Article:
- For Immediate Release:
Today, the U.S. Food and Drug Administration is taking steps to help further accelerate the development of novel drug and biological products for rare diseases. The agency is announcing the opportunity for a limited number of sponsors to participate in a pilot program allowing for more frequent communication with FDA staff to provide a mechanism for addressing clinical development issues.
“We hope the insight gained from this pilot will provide information on how best to facilitate more efficient development of potentially life-saving therapies with rare disease indications and help sponsors generate high-quality, compelling data to support a future marketing application,” said Peter Marks, M.D., Ph.D, director of the FDA’s Center for Biologics Evaluation and Research. “These are complex products and we recognize the importance of sponsor communication with the FDA to facilitate development of products for patients with unmet medical needs.”
Selected participants of the Support for clinical Trials Advancing Rare disease Therapeutics (START) Pilot Program will be able to obtain frequent advice and regular ad-hoc communication with FDA staff to address product-specific development issues, including, but not limited to, clinical study design, choice of control group and fine-tuning the choice of patient population.
The program will be open to sponsors of products currently in clinical trials under an active Investigational New Drug application (IND), regulated by the Center for Biologics Evaluation and Research (CBER) and/or the Center for Drug Evaluation and Research (CDER). Eligibility criteria for the pilot differs between CBER and CDER-regulated products.
In addition to having an active IND, eligible CBER-regulated products must be a gene or cellular therapy intended to address an unmet medical need as a treatment for a rare disease or serious condition, which is likely to lead to significant disability or death within the first decade of life. Under CDER’s eligibility criteria, the product must be intended to treat rare neurodegenerative conditions, including those of rare genetic metabolic type. More information on the program’s eligibility requirements can be found in the Federal Register Notice.
"We look forward to increased engagement with sponsors developing these important products for the rare disease community," said Patrizia Cavazzoni, M.D., director of the FDA’s Center for Drug Evaluation and Research. "We share the goal of delivering potentially life-saving products to patients, and are committed to helping sponsors achieve regulatory milestones, while ensuring the safety, effectiveness and quality of these products."
The FDA will be accepting applications to the START program between Jan. 2, 2024, and March 1, 2024. Pilot participants will be selected based on application readiness (e.g., sponsors who demonstrate having the ability to move their development program forward towards a marketing application). The agency will select up to three participants for each center. Following an evaluation of this pilot and feedback from selected sponsors, the agency may consider a second iteration, which would be announced in the Federal Register at a later date.
Sponsor participation in the pilot will be considered concluded when the development program has reached a significant regulatory milestone, such as initiation of the pivotal clinical study stage or reaching the stage prior to submitting a marketing application (pre-Biologics License Application or pre-New Drug Application meeting stage), as agreed upon with the sponsor.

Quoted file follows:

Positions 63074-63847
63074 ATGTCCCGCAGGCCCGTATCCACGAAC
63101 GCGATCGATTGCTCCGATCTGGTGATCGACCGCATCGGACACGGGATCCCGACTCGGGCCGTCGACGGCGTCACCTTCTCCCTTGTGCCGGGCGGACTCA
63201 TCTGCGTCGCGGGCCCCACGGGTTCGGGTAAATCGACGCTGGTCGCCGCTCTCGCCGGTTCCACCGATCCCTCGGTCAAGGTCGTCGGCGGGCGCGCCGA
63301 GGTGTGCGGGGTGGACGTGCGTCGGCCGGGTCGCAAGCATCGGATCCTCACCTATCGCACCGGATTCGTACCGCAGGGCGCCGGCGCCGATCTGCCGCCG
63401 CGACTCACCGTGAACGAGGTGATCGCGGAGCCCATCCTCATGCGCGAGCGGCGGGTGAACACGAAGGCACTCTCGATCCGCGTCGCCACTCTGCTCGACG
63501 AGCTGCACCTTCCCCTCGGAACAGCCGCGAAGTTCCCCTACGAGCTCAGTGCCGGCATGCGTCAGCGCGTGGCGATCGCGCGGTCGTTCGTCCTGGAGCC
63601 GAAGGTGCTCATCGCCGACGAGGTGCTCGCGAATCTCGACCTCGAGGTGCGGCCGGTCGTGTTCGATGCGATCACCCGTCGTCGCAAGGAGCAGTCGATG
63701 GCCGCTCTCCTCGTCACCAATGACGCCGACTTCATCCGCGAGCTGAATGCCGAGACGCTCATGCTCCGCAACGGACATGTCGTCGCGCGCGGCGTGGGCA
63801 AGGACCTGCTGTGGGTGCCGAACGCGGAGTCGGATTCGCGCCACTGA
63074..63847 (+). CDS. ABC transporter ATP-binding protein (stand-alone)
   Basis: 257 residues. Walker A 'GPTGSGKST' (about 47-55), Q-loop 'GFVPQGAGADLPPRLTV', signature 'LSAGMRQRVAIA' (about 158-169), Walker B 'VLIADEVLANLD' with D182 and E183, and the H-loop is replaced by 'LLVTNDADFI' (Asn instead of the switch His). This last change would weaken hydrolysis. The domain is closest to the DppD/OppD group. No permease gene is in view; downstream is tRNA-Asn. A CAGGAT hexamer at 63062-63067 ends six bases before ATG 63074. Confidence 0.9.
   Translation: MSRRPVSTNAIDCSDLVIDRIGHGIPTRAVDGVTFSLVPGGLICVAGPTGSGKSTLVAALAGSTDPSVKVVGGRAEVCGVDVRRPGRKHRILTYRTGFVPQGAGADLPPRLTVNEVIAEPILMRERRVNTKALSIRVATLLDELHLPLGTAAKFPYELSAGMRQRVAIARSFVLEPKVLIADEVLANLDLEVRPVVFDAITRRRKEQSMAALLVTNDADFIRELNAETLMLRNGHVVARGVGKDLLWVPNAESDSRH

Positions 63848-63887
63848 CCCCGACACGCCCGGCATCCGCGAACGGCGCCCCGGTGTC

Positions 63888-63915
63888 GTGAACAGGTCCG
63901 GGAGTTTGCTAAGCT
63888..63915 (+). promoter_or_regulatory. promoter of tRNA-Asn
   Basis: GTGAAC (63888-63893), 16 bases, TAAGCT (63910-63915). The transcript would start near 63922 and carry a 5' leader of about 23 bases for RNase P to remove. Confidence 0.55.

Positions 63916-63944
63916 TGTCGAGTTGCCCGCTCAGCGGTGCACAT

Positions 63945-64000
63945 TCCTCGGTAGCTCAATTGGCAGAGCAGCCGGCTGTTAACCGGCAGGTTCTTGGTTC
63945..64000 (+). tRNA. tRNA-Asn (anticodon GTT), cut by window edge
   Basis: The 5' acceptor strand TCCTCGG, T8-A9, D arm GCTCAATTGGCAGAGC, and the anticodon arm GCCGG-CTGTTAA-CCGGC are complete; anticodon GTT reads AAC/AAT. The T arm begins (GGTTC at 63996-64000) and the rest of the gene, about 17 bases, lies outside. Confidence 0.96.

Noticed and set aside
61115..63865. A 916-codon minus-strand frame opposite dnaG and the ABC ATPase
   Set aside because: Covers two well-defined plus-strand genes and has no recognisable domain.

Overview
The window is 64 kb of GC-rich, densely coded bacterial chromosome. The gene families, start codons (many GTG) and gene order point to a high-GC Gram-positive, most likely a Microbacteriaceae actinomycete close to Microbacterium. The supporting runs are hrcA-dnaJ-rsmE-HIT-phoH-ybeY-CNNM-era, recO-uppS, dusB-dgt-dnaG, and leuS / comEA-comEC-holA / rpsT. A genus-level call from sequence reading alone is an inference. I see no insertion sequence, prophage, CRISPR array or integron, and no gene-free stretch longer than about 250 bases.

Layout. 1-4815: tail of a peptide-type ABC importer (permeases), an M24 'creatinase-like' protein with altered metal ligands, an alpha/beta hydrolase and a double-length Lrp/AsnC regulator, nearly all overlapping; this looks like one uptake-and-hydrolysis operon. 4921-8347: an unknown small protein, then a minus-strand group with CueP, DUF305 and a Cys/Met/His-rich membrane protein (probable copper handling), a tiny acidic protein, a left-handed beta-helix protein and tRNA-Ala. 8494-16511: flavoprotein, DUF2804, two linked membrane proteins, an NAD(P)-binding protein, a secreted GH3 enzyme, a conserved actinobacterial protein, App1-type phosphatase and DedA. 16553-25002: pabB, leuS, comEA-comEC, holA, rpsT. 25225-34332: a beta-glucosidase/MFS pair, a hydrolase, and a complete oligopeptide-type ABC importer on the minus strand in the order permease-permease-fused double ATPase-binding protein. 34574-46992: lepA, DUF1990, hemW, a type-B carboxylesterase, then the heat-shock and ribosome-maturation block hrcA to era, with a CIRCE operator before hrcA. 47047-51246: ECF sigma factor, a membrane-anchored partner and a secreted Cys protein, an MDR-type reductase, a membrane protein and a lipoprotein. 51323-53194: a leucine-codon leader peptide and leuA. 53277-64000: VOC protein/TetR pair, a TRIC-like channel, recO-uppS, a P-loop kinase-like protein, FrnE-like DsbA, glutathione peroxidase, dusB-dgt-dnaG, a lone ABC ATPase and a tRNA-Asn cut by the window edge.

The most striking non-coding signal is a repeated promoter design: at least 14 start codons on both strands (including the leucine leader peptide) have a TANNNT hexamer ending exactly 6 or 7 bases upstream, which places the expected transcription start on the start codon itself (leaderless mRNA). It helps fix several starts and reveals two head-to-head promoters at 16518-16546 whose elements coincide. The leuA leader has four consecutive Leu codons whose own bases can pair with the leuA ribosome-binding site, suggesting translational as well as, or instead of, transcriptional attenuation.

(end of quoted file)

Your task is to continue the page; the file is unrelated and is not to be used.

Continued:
The FDA has undertaken additional efforts to further enhance and expedite the availability of therapies intended to treat rare diseases. The agency recently published a Request for Information for stakeholders to provide feedback regarding critical scientific challenges and opportunities to advance the development of cellular and gene therapies designed for an individual or very small number of patients diagnosed with a rare disease. The agency plans to use this information to inform the planning of possible future meetings, workshops, educational programs or discussion papers to ultimately facilitate the development of additional regulatory tools and/or framework.
The agency additionally published a docket for stakeholder feedback as part of the Learning and Education to Advance and Empower Rare Disease Drug Developers (LEADER 3D) program under the CDER Accelerating Rare disease Cures (ARC) program. Feedback will be used for the identification of knowledge gaps in rare disease drug development and the development of publicly available resources to inform stakeholders who design and conduct rare disease drug development programs on regulatory considerations surrounding clinical trial design.
The agency will continue to enhance its evidence-based regulatory framework and recommendations for sponsors of rare disease products, as demonstrated by its active guidance pipeline. The FDA recently published the draft guidance, Demonstrating Substantial Evidence of Effectiveness Based on One Adequate and Well-Controlled Clinical Investigation and Confirmatory Evidence, and in the coming months, plans to publish a number of cell and gene therapy guidance documents, further exemplifying the agency’s commitment to help deliver important products to patients in need.
The FDA, an agency within the U.S. Department of Health and Human Services, protects the public health by assuring the safety, effectiveness, and security of human and veterinary drugs, vaccines and other biological products for human use, and medical devices. The agency also is responsible for the safety and security of our nation’s food supply, cosmetics, dietary supplements, products that give off electronic radiation, and for regulating tobacco products.
- Carly (Kempler) Pflaum